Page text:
Sappho
Caroli wrote:
So you told you can understand spoken German, but not written. But the German language is one of the languages, which works (in opposite to English and French) mainly according to the principle "write as you speak")


I guess you are right but nevertheless i still have problem with it, maybe its just me Smile

I always thought that Slovak language is pretty easy and also "write as you speak" type of language but everywhere i go they keep telling me that my native language is one of the hardest to learn for a foreigner. I wonder why. Rolling Eyes

I agree that it would be hard to write down all the languages simply with phonetics since there are really a lot of homonyms in some languages and it would be needed to write down even the intonation changes. Sad
Caroli
Sappho wrote:
I always thought that Slovak language is pretty easy and also "write as you speak" type of language but everywhere i go they keep telling me that my native language is one of the hardest to learn for a foreigner. I wonder why. Rolling Eyes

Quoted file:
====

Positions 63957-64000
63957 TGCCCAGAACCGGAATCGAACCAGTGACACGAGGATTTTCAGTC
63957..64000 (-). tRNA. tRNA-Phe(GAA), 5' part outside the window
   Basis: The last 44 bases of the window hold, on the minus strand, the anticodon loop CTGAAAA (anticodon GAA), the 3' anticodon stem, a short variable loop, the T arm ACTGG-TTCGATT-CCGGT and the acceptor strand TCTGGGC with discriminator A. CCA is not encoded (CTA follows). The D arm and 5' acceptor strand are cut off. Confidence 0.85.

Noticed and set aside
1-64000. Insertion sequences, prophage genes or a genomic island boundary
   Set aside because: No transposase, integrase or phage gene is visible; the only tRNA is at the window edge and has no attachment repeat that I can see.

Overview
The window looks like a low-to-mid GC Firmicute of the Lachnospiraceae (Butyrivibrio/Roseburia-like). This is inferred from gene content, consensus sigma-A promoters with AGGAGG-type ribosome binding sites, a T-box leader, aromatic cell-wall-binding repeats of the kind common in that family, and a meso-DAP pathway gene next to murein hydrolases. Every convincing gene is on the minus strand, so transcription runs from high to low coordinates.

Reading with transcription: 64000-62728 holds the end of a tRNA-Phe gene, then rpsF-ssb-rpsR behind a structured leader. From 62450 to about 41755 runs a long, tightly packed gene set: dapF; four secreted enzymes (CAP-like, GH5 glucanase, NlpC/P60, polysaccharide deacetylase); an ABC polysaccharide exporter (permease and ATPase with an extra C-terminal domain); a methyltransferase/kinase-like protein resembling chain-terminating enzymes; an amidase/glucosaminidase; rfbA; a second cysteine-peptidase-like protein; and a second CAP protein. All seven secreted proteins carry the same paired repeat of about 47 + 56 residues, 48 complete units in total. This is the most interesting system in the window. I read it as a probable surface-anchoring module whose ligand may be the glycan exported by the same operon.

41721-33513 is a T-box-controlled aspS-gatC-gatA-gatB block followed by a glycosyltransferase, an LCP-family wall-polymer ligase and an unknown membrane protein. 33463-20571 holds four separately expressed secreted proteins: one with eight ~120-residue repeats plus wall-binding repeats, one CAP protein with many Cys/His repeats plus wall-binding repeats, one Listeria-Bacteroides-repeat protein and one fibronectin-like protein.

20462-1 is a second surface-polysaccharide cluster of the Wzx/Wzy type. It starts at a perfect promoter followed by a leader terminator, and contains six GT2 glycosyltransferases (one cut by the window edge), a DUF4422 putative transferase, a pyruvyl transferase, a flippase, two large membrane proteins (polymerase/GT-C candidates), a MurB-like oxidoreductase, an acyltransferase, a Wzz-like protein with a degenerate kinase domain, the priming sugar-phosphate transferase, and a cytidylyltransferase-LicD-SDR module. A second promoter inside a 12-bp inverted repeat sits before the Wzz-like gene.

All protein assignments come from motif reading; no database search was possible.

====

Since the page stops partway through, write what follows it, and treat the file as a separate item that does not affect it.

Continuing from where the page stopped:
I do not know your language, but I think it is a Slavish language, which is very different to the Roman and Germanic languages. It is always difficult to learn a language of a different family, because the relations of the words and the grammar do not more exist.
For example I learned in the school first Latin. It is related with German, so I could learn it good. With Latin it is quiet easy to learn other languages, because the vocabulary and the grammar are similar. The last language I learned on school was Bible Hebrew. It had a total different grammar and vocabulary. Because I had a good teacher I learned the grammar, but till today I have problems to learn Semeitic vocabulary and forget it again very soon. But the Hebrew was again a great help for me, when I tried to lern Arabic, because the grammar bases on the same principles and the vocabulary is a little bit similar.
kazoe
Basically I'm doing all those kind of stuff right now, including like writing and stuff. I always put disclaimer on it like 'english is not my first language so be wary of weird sentence structure'. But at least I'm seeing my improvement. I'm kind of reviewing my english lessons (read:from my high school book.) because I'm too lazy to study English when I was a student, thinking that I'm better off with just reading and drawing alone.

And of course, being into communities and forums like this sharpens the english communication skills.
simp
read until your eyes burn.
listen until your ears buzz.
speak when you have something to say.
then do it all again and again.